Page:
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The Tempest

I.i (4,2) [Enter a Ship-master and a Boatswain] In this naval dialogue, perhaps the first example of sailor's language exhibited on the stage, there are, as I have been told by a skilful narrator, some inaccuracies and contradictory orders.

I.i.8 (4,4) [blow, till thou burst thy wind, if room enough] Perhaps it might be read,--blow till thou burst, wind, if room enough.

I.i.30 (5,5) It may be observed of Gonzalo, that, being the only good man that appears with the king, he is the only man that preserves his cheerfulness in the wreck, and his hope on the island.

I.i.52 (6,7) [set her two courses; off to sea again] The courses are the main-sail and fore-sail. This term is used by Raleigh, in his Discourse on Shipping.

I.i.63 (6,9)

[He'll be hang'd yet; Though every drop of water swear against it, And gape at wid'st to glut him.]

Shakespeare probably wrote, t'englut him, to swallow him; for which I know not that glut is ever used by him. In this signification englut, from engloutir, French, occurs frequently, as in Henry VI.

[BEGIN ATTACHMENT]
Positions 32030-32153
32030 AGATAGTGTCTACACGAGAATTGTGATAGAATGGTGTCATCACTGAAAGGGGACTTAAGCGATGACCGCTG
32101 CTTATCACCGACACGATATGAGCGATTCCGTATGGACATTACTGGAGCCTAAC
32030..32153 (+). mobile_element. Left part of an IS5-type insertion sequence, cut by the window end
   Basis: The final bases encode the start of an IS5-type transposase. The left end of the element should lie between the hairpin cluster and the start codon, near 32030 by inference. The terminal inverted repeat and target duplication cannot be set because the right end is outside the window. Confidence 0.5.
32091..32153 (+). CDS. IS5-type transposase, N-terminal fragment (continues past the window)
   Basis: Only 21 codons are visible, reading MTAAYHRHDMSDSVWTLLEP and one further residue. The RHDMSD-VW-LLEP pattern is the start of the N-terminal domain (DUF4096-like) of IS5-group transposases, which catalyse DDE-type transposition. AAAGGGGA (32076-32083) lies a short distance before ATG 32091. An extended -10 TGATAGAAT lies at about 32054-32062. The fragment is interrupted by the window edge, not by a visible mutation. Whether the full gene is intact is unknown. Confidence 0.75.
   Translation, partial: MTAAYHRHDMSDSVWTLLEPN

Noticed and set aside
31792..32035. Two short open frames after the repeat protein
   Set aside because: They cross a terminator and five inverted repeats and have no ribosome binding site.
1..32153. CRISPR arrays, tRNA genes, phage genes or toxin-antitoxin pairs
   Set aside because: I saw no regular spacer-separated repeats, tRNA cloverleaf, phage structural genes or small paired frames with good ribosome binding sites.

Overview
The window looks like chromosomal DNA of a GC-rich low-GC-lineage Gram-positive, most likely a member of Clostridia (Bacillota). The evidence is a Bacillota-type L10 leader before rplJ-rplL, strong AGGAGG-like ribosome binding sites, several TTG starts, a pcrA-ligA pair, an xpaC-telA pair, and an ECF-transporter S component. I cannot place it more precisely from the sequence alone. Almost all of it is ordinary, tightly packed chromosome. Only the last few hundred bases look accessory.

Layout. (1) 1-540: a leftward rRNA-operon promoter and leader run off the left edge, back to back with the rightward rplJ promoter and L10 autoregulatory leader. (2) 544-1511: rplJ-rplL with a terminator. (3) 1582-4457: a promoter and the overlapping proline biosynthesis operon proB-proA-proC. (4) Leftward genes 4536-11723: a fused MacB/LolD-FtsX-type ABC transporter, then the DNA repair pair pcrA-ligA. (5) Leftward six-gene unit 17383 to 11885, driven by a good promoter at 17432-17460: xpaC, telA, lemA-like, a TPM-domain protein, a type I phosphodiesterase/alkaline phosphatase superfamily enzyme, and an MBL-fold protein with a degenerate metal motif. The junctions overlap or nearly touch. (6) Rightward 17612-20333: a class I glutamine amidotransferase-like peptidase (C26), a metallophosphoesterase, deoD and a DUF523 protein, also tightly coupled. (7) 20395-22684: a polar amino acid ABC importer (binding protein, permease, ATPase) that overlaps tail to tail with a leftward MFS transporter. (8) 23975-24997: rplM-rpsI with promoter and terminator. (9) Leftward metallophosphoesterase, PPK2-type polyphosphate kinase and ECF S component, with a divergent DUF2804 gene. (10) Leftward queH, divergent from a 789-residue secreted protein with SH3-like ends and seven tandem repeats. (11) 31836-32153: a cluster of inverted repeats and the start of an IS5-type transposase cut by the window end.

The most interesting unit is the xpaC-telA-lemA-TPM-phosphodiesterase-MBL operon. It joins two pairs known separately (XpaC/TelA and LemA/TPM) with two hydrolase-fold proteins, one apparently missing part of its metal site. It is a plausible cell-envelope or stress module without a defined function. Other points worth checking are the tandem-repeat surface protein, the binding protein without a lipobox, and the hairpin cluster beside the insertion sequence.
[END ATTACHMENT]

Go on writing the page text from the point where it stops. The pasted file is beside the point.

"--Thou art so near the gulf Thou needs must be englutted."

And again in Timon and Othello. Yet Milton writes glutted offal for swallowed, and therefore perhaps the present text may stand.

I.i.65 (7,1) [Farewell, brother!] All these lines have been hitherto given to Gonzalo, who has no brother in the ship. It is probable that the lines succeeding the confused noise within should be considered as spoken by no determinate characters, but should be printed thus.

1 Sailor. Mercy on us!
We split, we split!

2 Sailor. Farewell, my, &c.

3 Sailor. Brother, farewell, &c. (see 1765, I,6,6)

I.ii.15 (8,3) [Mira. O, woe the day! Pro. No harm, I have done nothing but in care of thee] I know not whether Shakespeare did not make Miranda speak thus:

O, woe the day! no harm?

To which Prospero properly answers:

I have done nothing but in care of thee. Miranda, when he speaks the words, O, woe the day! supposes, not that the crew had escaped, but that her father thought differently from her, and counted their destruction no harm.

I.ii.27 (8,4) [virtue of compassion] Virtue; the most efficacious part, the energetic quality; in a like sense we say, The virtue of a plant is in the extract.

I.ii.29 (8,5)

[I have with such provision in mine art So safely order'd, that there is no soul-- No, not so much perdition as an hair, Betid to any creature in the vessel]

Thus the old editions read, but this is apparently defective. Mr. Rowe, and after him Dr. Warburton, read that there is no soul lost, without any notice of the variation. Mr. Theobald substitutes no foil, and Mr. Pope follows him. To come so near the right, and yet to miss it, is unlucky: the author probably wrote no soil, no stain, no spot: for so Ariel tells,